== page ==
03 February 2012

USNA Ship Selection Night

Last night, I attended Ship Selection night for the First Class Midshipmen at the Naval Academy who had earlier selected surface warfare for their service selection. It was a real privilege to participate in the event, 39 years after I made my own service selection. I was joined by VADM Hunt and VADM Miller and we were all extremely impressed (and inspired!) by the motivation and excitement of these young men and women as they made the very important decision on where to begin their shipboard careers.

On the board were warships in every homeport and of every ship class. Where possible, representatives from some ships were present for the selection. Each selecting Midshipman walked to the board when called up according to his or her order of merit in the Class of 2012, picked their choice of ship from the board and proudly displayed their selection to the audience (who often responded with loud cheers!). Whether the decision was based on ship class, homeport, prior experience on a midshipman cruise, or to simply share the experience with classmates on the same ship, each Midshipman made the choice that was right for him or her.

The first selection off the board was USS MOMSEN (DDG 92) homeported in Everett, Washington and homeports of San Diego and Japan were definitely popular. But I know that each of these future officers will thrive and excel aboard their selected ship. In all, over 280 members of the Class of 2012 selected their ships yesterday. At the end of November, the other members of the class had received their service selections. 344 chose Naval Aviation, 272 selected USMC, 140 opted for Submarines, and 44 were selected for Special Warfare or Special Operations, with the remaining Midshipmen selecting medical school, intelligence, civil engineering, or information warfare communities.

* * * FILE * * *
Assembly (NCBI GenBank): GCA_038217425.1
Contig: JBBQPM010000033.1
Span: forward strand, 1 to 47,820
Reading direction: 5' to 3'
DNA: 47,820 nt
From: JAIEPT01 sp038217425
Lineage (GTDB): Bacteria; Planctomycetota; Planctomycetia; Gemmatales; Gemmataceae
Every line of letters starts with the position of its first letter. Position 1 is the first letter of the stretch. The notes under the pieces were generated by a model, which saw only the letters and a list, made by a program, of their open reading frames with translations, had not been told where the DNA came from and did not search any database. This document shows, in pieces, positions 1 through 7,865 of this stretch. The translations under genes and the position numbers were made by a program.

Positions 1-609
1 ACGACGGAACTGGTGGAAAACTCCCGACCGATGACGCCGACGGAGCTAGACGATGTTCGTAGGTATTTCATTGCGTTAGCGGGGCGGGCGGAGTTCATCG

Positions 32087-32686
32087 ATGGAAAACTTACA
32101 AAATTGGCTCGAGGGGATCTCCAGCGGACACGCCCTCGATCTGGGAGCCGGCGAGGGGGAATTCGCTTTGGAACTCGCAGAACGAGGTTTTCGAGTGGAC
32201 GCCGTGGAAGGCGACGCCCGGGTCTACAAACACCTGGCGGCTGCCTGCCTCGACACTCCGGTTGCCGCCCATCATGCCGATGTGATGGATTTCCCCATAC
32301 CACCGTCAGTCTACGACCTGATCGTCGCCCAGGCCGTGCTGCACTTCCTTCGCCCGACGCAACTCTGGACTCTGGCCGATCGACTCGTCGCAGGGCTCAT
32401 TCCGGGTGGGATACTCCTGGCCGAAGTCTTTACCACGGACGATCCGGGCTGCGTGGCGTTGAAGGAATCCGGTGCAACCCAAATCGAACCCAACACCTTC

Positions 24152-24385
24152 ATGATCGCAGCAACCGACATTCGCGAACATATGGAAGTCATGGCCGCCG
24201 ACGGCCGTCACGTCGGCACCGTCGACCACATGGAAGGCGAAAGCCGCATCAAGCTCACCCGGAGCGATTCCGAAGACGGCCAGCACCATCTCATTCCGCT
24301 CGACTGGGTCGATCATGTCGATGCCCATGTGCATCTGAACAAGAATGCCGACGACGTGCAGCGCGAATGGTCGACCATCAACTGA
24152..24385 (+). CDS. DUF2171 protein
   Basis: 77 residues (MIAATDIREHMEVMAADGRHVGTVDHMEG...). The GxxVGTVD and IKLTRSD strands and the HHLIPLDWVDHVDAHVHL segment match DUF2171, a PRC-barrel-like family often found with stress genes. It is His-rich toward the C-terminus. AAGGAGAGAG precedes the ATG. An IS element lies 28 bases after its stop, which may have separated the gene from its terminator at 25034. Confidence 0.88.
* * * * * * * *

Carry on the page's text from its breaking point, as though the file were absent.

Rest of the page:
When it was my turn to speak to the group of future Surface Warfare Officers, I talked to them about Commodore Stephen Decatur and the comments he made to his wardroom officers aboard the Frigate USS UNITED STATES as they headed off to war with Great Britain in the War of 1812. Commodore Decatur is prominently featured at the Academy, and his capture of the Royal Navy Frigate, HMS MACEDONIAN, is commemorated by the Macedonian Monument at the end of USNA's Stribling Walk. That monument is one of many reminders around the yard about the history of the War of 1812, but over time we lose awareness of the humanity that formed the basis for those monuments. People become paintings and plaques, but they were not so. They laid their lives on the line. When Decatur spoke to his crew, he did not speak to them of seamanship or tactics. What he desired from them was courage, both physical and moral. I reminded the Midshipmen that the same sort of challenge is ahead of them. As they sail their ships into harm's way, much will be asked of them. There is no place we sail today that is a benign environment. We need them to be ready from day one of their tour.

When I spoke with these young men and women last night I saw the same determination Decatur sought in his wardroom of officers so many years ago. It was a strong reminder to me that our traditions are strong and we have the finest Sailors in the world. And I know that the future Surface Warriors I visited with on this important day in their career will BE READY!

Congratulations Class of 2012 – I was honored to share your evening with you and I am very proud to serve with you!
All the best, JCHjr
Click here to watch the full video of the event, including my brief remarks to the Midshipmen.

1 comment:

David Marquet said...

A great tradition of meritocracy, self-empowerment, and responsibility.